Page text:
Curtains, the latest Broadway outing by the legendary Kander & Ebb, has all the usual suspects: an all-star ensemble portraying the minions of a Western musical version of Robin Hood updated to 1959 called Robbin' Hoods led by David Hyde Pierce as the show's tune-humming detective investigating the dirty deeds where everyone is a suspect. Also in the lineup are Anna Louizos' sets, Peter Kaczorowski's lighting, William Ivey Long's costumes, and Brian Ronan's sound, all coming together to create a rollicking tongue-in-cheek look at the world of theatre.

Louizos is certainly no stranger to creating madcap settings for a cast of unwieldy characters; take a look at her skid-row-meets-Sesame Street sets for Avenue Q as Exhibit A. However, one of her biggest concerns for Curtains was keeping the settings consistent with the time period while also giving today's theatre patrons what they're accustomed to. “I had to create an environment that looks like [Boston's] Colonial Theatre, which is a very distinguished theatre among theatre aficionados; every show was tried out in Boston before they came to Broadway,” she says. “So I had to create this, and there are a number of scenes that take place backstage. At the same time, we perform numbers from the musical, so I had to give a sense of the scenery for Robbin' Hood that seemed appropriate.”

To that end, Louizos combined realism and whimsy to create scenes both on- and backstage. “I have a lot of painted drops that were very characteristic of the time and are clearly from a musical,” she says, adding that she did a lot of research on the Western-themed musicals of the time — Oklahoma, Paint Your Wagon, The Unsinkable Molly Brown, Destry Rides Again — because she wanted to remain true to that time period, which is in stark contrast to today's scenery.

Kaczorowski echoes Louizos' sentiment in keeping the musical within Curtains firmly ensconced in its time period. This is not as easy as it sounds, considering that since 1959, there have been more advances in lighting than in medicine. “I was very conscious about the time period and how the equipment would be used to tell the story,” he says. “There are a few live moving cues, but most of the automated gear sits pretty still. I made a concerted effort to not have a lot of moving lights whizzing around during the production numbers.”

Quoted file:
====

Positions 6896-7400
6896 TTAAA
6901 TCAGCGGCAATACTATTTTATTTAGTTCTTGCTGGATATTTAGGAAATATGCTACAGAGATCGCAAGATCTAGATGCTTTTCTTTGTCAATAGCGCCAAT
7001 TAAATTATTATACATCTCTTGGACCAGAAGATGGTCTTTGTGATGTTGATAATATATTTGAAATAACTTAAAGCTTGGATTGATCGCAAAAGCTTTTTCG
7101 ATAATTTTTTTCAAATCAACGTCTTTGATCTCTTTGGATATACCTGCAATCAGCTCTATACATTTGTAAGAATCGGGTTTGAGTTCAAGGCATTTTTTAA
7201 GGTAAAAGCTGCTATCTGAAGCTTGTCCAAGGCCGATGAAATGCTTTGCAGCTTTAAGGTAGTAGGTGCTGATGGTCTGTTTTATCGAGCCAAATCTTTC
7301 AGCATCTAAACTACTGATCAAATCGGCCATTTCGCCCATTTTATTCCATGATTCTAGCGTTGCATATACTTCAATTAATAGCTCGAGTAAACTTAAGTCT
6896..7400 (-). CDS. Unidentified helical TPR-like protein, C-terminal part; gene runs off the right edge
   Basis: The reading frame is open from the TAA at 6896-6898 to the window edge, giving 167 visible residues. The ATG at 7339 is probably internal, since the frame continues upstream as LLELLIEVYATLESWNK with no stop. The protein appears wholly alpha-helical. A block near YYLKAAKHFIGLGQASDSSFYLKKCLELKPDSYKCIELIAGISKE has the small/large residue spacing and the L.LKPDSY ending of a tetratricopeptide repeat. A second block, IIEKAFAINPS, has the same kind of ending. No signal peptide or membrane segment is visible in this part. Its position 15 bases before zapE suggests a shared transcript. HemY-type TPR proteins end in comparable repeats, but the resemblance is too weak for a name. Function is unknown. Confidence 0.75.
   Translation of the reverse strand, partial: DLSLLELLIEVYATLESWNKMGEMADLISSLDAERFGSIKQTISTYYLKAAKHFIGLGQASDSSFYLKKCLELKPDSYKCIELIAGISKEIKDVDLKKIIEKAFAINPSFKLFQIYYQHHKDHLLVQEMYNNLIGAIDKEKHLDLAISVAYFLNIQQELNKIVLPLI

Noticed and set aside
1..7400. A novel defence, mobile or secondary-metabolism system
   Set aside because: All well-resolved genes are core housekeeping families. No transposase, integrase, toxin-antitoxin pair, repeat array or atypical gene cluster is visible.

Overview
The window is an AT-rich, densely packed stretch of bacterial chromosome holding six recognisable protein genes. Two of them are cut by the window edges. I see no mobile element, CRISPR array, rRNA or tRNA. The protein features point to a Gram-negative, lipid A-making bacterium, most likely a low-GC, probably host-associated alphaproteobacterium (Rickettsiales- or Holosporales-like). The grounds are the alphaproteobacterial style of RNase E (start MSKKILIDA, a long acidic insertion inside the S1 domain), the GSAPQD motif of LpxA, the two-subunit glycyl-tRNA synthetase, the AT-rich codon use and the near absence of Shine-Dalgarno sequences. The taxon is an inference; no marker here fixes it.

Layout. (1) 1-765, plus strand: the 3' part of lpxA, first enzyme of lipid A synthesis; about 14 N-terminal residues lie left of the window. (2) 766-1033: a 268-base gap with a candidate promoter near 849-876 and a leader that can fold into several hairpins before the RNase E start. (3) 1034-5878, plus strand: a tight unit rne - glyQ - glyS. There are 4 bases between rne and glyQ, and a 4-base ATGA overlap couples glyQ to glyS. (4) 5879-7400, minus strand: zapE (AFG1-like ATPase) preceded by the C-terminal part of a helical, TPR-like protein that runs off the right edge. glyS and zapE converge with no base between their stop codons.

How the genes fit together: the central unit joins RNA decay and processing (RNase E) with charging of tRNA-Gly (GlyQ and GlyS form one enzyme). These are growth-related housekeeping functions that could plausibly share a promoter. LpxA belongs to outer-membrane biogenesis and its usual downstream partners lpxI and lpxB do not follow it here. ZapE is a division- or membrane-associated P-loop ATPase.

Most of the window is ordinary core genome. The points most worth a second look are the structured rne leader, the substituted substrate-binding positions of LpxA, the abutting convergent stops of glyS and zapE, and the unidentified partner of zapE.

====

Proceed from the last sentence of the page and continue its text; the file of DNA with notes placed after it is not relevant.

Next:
The lighting, like the scenery, also had to differentiate between the action on the Robbin' Hood set and the cloak-and-dagger aspects of the murder mystery. “I tried to make the show-within-the-show have a more colorful look in the numbers. I used to work for Tom Skelton so I channeled him a little bit and thought how he would color it or not,” Kaczorowski explains, paying homage to his mentor who was LD on such shows as Purlie, Gigi, and Shenandoah, among others. He found himself giving the faux show a more burnished and vintage look than he would for a more contemporary production.

Despite the new technology of 2007, Kaczorowski found it easy to reel himself in because what he does today, artistically, is not so different from what LDs did back in the 1950s. “Obviously, we have many, many more lights that are much more powerful, but they are extremely foreign to what happened in 1959,” he explains. “Certainly, there would have been much less wattage back then, but the ideas might have been similar — where the lights came from, their intention, time of day, point of view. Whoever designed a show back then went through the same process that I go through in how to approach a show.”

Luckily for Kaczorowski, while he used the tried-and-true technology of PARs and Fresnels, he found himself relying on Martin MAC 2000 Profiles, Performances, and Washes, as well as ETC Source Fours. The moving rig is controlled by a Flying Pig Systems Wholehog console, and the conventional rig takes its cues from an ETC Obsession console. Kaczorowski depended on the color-mixing abilities of the moving fixtures for much of his warmer shades but also used Rosco R24 and R26 and Lee 113 for the saloon scenes as well as Lee 147, 162, and Roscolux 23 for the oranges in the fort scene.

The LD also found himself using a bit more color in his scheme for Curtains than he normally would. “I don't consider myself one of those designers who uses a lot of color, but I tended toward more warmer hues for the show-within-a-show for the sunsets, the fort, the red saloon,” he says. “I did a lot of cooler and whiter shades and variations of those in the backstage set, and I made sure we went to cool to go to the other place. I wanted to call as much attention to it as possible by going to the opposite color spectrum any time we pulled out of a number within the show.”

While there have also been technological advances on the scenic side, Louizos admits that there is no use of groundbreaking technology on her part. “Our tricks of the trade are pretty well worn,” she says. “The modern tools we're using are to help us move the scenery along. I tried to be respectful to the period by paying tribute to the stylized scenery of the time but also to the taste of today's more sophisticated audiences. I didn't want to take them away from watching the show; I wanted them to feel the scenery was appropriate for what they are watching without it appearing too primitive or self-conscious.” The sets were constructed by Show Motion in Norwalk, CT.

The design team walked a fine line by slicing the story between the joyous make-believe of a Broadway show and the cloak-and-dagger menace backstage in the characters' real lives. Kaczorowski says that's what show folk are all about: Life on stage is supposed to be perfect, but “when you're not [on stage], and you're working through your life and just living, it can be a tough place” — especially when there's a murderer on the loose!